NEWS | Oct. 29, 2015

Army divers train for salvage ops in Kuwait

By By Staff Sgt. Jared Crain, U.S. Army Central

CAMP ARIFJAN, Kuwait (Oct. 28, 2015) Divers from the 74th Engineer Dive Detachment from Joint Base Langley-Eustis, Va., conducted their annual salvage diver training in the waters of Kuwait Naval Base, Oct. 22.

The two-week training exercise gave second-class divers the opportunity to progress to salvage divers as they trained individually and as a team in evaluated events.

The multi-phase underwater salvage training exercise focused on dewatering, rigging, patching and lift bag operations using scuba and surface-supplied air diving.

“This training exercise is important for the divers. They can advance to the next level, salvage divers, and become more competent and efficient in their mission essential tasks,” said 1st Sgt. Christopher Green, master diving supervisor with the 74th EDD.

Green, went on to explain, that one of the main missions for the detachment is for them to enhance the protection of the force in the U.S. Army Central theater, by conducting security swims in ports to ensure there are no hazards in the waterways, making it safe for vessels to enter.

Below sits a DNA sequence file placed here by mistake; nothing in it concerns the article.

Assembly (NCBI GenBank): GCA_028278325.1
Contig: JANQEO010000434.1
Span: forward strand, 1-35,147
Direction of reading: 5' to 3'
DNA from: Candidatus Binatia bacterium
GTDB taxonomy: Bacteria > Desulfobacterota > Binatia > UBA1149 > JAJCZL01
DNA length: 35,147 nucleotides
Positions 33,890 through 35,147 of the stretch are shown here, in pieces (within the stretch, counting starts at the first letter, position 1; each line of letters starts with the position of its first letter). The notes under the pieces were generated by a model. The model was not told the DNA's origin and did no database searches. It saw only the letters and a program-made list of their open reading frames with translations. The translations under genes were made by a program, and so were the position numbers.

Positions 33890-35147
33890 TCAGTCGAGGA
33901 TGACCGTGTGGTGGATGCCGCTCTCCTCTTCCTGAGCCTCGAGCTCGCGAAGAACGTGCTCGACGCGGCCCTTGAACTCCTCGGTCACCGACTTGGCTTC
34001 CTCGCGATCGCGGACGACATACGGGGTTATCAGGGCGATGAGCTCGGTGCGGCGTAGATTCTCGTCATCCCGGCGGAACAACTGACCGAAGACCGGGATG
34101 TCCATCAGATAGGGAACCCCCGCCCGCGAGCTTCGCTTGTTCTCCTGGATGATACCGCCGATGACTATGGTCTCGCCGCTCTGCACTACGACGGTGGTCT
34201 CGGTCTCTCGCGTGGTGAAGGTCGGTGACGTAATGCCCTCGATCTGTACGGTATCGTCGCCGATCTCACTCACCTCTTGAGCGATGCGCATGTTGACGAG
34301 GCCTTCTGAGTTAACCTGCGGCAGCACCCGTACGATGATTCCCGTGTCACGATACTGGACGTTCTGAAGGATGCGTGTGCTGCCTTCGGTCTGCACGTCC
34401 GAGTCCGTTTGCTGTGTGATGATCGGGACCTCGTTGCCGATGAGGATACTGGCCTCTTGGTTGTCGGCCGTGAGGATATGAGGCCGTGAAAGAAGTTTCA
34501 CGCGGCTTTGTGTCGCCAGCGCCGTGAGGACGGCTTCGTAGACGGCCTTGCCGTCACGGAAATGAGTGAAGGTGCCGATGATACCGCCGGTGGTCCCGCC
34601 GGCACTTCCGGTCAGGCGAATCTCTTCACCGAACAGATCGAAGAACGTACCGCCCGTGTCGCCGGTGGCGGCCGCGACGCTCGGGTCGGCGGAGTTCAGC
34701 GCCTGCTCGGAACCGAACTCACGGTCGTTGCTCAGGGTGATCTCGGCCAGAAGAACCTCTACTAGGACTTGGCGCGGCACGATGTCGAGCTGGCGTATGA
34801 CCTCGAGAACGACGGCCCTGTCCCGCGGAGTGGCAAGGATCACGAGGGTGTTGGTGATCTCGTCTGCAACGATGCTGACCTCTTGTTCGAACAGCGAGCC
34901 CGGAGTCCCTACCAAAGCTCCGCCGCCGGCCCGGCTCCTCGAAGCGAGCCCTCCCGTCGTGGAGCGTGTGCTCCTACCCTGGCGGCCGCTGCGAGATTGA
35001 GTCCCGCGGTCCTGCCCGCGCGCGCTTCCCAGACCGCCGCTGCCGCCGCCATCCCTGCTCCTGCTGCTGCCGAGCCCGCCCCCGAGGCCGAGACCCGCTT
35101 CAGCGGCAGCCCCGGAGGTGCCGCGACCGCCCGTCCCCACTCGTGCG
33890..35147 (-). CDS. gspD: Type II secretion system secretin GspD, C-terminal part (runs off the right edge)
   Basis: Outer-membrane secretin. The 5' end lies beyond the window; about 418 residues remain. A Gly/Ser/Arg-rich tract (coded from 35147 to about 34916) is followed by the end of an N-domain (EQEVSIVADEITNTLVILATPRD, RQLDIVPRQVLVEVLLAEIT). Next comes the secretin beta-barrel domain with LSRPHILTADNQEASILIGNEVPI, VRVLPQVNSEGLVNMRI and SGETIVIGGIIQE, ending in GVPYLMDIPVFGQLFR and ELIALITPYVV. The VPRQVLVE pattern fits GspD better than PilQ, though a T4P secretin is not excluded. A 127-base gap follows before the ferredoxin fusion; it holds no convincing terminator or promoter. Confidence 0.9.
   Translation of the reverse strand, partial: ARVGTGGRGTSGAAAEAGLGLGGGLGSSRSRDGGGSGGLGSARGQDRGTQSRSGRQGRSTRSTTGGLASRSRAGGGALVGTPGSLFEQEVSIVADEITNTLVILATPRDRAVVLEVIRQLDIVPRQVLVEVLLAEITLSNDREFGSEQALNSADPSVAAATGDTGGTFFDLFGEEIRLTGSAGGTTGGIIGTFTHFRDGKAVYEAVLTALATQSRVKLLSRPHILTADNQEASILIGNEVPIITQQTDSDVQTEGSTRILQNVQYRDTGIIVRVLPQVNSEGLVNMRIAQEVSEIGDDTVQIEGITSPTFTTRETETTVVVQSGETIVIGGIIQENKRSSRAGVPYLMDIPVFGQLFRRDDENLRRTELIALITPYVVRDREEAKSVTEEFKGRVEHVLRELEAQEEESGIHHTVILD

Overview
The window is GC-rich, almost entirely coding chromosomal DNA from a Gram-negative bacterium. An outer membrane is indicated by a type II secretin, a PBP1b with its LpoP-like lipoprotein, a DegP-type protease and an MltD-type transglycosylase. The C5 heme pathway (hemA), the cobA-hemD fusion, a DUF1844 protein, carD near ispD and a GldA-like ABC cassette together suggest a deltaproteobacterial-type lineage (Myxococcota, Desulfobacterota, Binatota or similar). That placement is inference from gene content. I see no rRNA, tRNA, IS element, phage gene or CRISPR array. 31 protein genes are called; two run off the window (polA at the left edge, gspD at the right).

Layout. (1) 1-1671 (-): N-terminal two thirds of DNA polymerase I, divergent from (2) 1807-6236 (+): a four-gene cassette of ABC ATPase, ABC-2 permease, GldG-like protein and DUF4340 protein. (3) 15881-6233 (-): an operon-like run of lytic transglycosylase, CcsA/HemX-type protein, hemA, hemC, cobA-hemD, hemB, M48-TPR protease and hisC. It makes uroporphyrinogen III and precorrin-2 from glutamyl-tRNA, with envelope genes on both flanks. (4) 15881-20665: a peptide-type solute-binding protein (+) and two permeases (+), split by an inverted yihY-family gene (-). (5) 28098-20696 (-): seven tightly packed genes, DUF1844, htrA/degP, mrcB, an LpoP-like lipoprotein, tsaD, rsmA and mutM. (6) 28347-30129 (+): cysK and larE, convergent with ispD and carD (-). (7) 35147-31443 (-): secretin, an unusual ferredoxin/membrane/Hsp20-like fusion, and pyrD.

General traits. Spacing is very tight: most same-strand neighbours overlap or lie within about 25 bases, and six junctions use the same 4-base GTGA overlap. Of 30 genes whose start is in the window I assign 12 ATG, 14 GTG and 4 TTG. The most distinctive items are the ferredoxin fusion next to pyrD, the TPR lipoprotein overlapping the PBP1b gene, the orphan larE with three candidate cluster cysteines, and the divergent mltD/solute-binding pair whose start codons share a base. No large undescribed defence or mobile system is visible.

“We continually work with and support a variety of government and military agencies, such as the U.S. Navy and Coast Guard,” Green added.

“The detachment currently has eight second-class divers who are trying to become salvage divers,” said Green. “The more they’re underwater and the more situations they encounter while underwater will make them a better salvage divers.”

“Being underwater is like being on the moon but with a little resistance,” said

Spc. Eoin Audet, one of the 74th EDD divers working to become a salvage diver.

Army dive detachments are small, elite units that train together and are used to working in teams.

“We are very small group; we put a lot of trust in one another. This allows us to build a tighter bond than most units,” said Green.

“I ’m really comfortable with everyone on my team, were like one big family,” said Audet. “When it comes down to the job, everyone is completely professional, no one is looking out for his or herself, they are looking out for everybody on the team.”